pemnel's picture

(post #56295, reply #26 of 44)

I read through the posts on the link you provided and the question that comes to my mind is this;  If their pan's bottom is at the required 1200 plus degrees that it takes to create "molten aluminum" then how can they have water just boiling in the pan? Wouldn't it be producing high pressure steam at that point. 


I just can't believe that the pans weren't being cooked dry if they are melting.  I'm not familiar with the construction of Emerilware, so maybe the bottoms are suffering from some sort of de-lamination and just falling off.  I also can't believe that Emerilware (and by association All-clad) wouldn't be falling all over themselves to correct such a problem, and if they weren't, that lawyers wouldn't be setting up kiosks next to the Emerilware displays at every department store in town!


 


 

thecooktoo's picture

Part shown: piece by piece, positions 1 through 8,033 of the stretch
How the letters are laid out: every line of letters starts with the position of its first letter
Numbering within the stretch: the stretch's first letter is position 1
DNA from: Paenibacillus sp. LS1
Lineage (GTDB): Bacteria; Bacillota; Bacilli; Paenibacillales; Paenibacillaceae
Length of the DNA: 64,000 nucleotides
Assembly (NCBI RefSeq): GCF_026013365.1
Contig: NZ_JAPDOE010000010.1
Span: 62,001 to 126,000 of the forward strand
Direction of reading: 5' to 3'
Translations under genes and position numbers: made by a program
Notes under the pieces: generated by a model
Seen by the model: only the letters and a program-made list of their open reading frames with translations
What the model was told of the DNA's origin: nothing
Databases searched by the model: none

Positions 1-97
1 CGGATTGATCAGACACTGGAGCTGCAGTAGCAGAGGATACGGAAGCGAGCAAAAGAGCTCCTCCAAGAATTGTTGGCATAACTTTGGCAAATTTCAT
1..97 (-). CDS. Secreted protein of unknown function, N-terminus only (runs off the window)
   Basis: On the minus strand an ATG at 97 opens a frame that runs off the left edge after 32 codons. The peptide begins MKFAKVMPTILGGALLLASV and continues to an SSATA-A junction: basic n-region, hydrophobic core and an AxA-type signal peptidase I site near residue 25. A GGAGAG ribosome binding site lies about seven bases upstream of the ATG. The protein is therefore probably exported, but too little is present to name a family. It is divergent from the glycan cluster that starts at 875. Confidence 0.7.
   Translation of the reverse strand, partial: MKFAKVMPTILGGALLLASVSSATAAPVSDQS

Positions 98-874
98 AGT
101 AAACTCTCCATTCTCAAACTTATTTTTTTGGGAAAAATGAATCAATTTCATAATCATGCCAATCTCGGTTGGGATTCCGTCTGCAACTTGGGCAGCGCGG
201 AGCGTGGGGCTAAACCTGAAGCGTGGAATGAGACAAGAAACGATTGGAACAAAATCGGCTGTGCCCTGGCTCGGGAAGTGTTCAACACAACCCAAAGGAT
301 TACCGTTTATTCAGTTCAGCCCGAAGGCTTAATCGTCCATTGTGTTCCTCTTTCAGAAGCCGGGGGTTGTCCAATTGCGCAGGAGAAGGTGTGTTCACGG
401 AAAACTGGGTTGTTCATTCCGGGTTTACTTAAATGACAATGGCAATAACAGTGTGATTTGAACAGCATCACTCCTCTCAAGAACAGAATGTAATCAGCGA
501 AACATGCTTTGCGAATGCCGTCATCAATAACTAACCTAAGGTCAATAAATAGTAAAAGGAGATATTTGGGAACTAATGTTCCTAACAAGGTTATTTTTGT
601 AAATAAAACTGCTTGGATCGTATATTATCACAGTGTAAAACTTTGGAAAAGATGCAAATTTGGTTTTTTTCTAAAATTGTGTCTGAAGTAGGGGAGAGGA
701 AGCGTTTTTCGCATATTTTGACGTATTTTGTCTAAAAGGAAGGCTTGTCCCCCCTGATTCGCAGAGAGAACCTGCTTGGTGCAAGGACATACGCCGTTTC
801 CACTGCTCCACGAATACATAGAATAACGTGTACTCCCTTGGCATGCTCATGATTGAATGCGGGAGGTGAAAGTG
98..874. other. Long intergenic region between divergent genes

(post #56295, reply #27 of 44)

ITA, but most people are not going to want to appear stupid enough to boil a pot completely dry and have it melt the aluminum core, so they will maintain that the pot had plenty of water in it, and it "just happened."  Just like my 5 year old grandson, " I don't know, Grandpa, it just happened!" With a giant shrug of the shoulders!


Jim

Gretchen's picture

(post #56295, reply #28 of 44)

I have an Emeril 3qt pan--nice pan. There is NO way it could melt or explode unless it was left empty and HOT!!

Gretchen

Gretchen
bayouelton's picture

(post #56295, reply #29 of 44)

From: 
pemnel  
Dec-9 3:59 am 

To: 
bayouelton
 (27 of 29) 

 
42986.27 in reply to 42986.1 

I read through the posts on the link you provided and the question that comes to my mind is this;  If their pan's bottom is at the required 1200 plus degrees that it takes to create "molten aluminum" then how can they have water just boiling in the pan? Wouldn't it be producing high pressure steam at that point. 


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I agree.  I can't prove anything, of course, because I wasn't there.  Personally, I don't think there's a stove in the world that can melt aluminum.  I think it must have been something else in the pan's "laminated" layers.  The only thing that matters to me is that something bad happened.  Just a thought, that's all.
Gary's picture

(post #56295, reply #30 of 44)

Flame temperature for propane is 3,614, for natural gas 3254 degrees Fahrenheit.
http://www.propanecarbs.com/propane.html